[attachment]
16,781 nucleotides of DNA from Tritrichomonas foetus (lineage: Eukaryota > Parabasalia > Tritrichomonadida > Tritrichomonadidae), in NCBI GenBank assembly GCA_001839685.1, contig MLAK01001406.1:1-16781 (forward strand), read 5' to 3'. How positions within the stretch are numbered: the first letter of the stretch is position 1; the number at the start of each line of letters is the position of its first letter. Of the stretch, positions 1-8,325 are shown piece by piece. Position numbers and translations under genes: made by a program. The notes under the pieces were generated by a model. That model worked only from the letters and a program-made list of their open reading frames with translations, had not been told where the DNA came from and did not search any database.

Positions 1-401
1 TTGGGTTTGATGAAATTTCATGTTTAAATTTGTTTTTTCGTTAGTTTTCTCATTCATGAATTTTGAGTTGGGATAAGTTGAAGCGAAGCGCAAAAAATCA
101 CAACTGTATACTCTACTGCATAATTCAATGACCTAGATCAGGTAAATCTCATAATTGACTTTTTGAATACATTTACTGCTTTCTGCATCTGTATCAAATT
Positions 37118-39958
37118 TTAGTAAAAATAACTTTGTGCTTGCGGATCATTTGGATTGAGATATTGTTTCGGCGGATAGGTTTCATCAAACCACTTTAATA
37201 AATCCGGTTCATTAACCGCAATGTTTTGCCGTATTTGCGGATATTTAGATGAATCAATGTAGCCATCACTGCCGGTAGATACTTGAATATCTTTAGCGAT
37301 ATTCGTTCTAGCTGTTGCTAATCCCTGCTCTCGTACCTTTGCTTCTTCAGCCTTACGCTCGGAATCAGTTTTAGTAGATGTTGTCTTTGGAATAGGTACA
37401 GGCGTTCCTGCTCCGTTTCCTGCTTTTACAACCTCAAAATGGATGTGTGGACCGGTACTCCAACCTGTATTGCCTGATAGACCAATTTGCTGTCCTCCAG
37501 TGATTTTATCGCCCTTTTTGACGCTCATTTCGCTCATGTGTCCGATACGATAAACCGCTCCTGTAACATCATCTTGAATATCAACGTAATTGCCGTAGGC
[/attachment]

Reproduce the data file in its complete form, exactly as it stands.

16,781 nucleotides of DNA from Tritrichomonas foetus (lineage: Eukaryota > Parabasalia > Tritrichomonadida > Tritrichomonadidae), in NCBI GenBank assembly GCA_001839685.1, contig MLAK01001406.1:1-16781 (forward strand), read 5' to 3'. How positions within the stretch are numbered: the first letter of the stretch is position 1; the number at the start of each line of letters is the position of its first letter. Of the stretch, positions 1-8,325 are shown piece by piece. Position numbers and translations under genes: made by a program. The notes under the pieces were generated by a model. That model worked only from the letters and a program-made list of their open reading frames with translations, had not been told where the DNA came from and did not search any database.

Positions 1-401
1 TTGGGTTTGATGAAATTTCATGTTTAAATTTGTTTTTTCGTTAGTTTTCTCATTCATGAATTTTGAGTTGGGATAAGTTGAAGCGAAGCGCAAAAAATCA
101 CAACTGTATACTCTACTGCATAATTCAATGACCTAGATCAGGTAAATCTCATAATTGACTTTTTGAATACATTTACTGCTTTCTGCATCTGTATCAAATT
Positions 37118-39958
37118 TTAGTAAAAATAACTTTGTGCTTGCGGATCATTTGGATTGAGATATTGTTTCGGCGGATAGGTTTCATCAAACCACTTTAATA
37201 AATCCGGTTCATTAACCGCAATGTTTTGCCGTATTTGCGGATATTTAGATGAATCAATGTAGCCATCACTGCCGGTAGATACTTGAATATCTTTAGCGAT
37301 ATTCGTTCTAGCTGTTGCTAATCCCTGCTCTCGTACCTTTGCTTCTTCAGCCTTACGCTCGGAATCAGTTTTAGTAGATGTTGTCTTTGGAATAGGTACA
37401 GGCGTTCCTGCTCCGTTTCCTGCTTTTACAACCTCAAAATGGATGTGTGGACCGGTACTCCAACCTGTATTGCCTGATAGACCAATTTGCTGTCCTCCAG
37501 TGATTTTATCGCCCTTTTTGACGCTCATTTCGCTCATGTGTCCGATACGATAAACCGCTCCTGTAACATCATCTTGAATATCAACGTAATTGCCGTAGGC